Brokerage - raising of capital, Business Law and Ethics

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Brokerage:

Brokerage is a payment made by a company to a broker, or brokers, in consideration for "placing" the company's shares. It differs from underwriting commission in that it is a payment made to an agent who is selling the company's shares on its behalf without undertaking to buy the shares which he fails to sell. In Andreae V Zinc Mines of Great Britain Ltd (45) Bailhache, J. explained that a payment is brokerage only if it is made to "stockbrokers, bankers and the like that who exhibit prospectuses and send them to their customers and through whose mediation the customers are induced to subscribe" as. Consequently, a payment which was made to a lady of a percentage on the amount of capital which she induced third parties to subscribe for shares in the defendant company was held not to be brokerage. The lady could not be regarded as a "broker" on the basis of such an isolated transaction. The person to whom the payment is made must be one who carries on the business of a broker, either exclusively or as part of his general business, as in the case of a banker.

Subsection (3) provides that nothing in Section 55 "shall affect the power of any company to pay such brokerage as it has heretofore been lawful for a company to pay". It was previously held in Metropolitan Coal Consumers' Association V Scrimgeour (1895) that brokerage of a reasonable amount paid by a company in the ordinary course of its business was legal. In that case the brokerage was 2 1/2%. The usual brokerage varies between 1/4% - 1/2%. The reasonableness of the commission does not depend on mere percentages but on what it would cost the company to sell the shares by itself. If, by paying the brokerage, the company would spend less money in selling the shares then the payment would be regarded as a reasonable one. Although the payment of brokerage is a derivation from mercantile usage it is usual for companies to incorporate in their articles a clause which expressly authorises the company to pay brokerage. For example, Article 6 of Table A provides that "the company may also on any issue of shares pay such brokerage as may be lawful".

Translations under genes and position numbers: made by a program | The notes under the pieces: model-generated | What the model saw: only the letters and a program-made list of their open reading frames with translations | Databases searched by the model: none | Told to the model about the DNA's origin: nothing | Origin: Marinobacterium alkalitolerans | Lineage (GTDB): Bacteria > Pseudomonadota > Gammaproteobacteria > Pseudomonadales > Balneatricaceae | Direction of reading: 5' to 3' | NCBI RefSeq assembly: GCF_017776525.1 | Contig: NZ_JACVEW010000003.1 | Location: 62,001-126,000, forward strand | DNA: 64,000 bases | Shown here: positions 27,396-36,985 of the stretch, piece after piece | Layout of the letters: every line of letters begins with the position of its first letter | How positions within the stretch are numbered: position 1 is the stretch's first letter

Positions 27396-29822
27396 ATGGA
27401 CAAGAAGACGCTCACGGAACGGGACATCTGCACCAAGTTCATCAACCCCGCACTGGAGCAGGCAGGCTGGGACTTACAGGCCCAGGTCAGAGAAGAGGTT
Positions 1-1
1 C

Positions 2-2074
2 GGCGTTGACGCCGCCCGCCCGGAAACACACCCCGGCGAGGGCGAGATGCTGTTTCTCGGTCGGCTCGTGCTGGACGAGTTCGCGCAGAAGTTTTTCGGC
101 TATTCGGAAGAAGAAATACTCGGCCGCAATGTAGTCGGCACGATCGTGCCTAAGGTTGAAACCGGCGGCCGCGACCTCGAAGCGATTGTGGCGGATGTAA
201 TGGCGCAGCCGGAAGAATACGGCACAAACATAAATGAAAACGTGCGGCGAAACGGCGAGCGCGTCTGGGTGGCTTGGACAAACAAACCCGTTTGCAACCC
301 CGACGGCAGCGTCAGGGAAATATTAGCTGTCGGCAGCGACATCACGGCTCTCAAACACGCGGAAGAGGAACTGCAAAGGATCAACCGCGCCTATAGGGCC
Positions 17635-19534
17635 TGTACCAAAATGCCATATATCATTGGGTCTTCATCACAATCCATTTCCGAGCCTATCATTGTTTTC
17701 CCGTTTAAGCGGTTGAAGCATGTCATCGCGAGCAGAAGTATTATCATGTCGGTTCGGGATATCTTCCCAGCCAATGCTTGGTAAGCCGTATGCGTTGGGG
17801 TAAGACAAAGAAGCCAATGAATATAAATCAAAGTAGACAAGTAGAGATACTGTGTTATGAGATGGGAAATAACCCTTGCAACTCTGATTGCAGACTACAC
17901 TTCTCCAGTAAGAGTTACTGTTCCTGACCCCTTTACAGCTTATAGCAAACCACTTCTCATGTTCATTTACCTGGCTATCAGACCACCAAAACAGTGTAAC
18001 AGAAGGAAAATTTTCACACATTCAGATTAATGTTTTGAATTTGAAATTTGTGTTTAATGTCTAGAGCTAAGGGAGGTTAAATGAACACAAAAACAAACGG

Although payment of brokerage means that the company will ultimately receive less money for the shares it has issued the payment is not prohibited by the Act. It is essentially an expense which is incidental to the issue of the shares and a company cannot avoid incurring such an expense.


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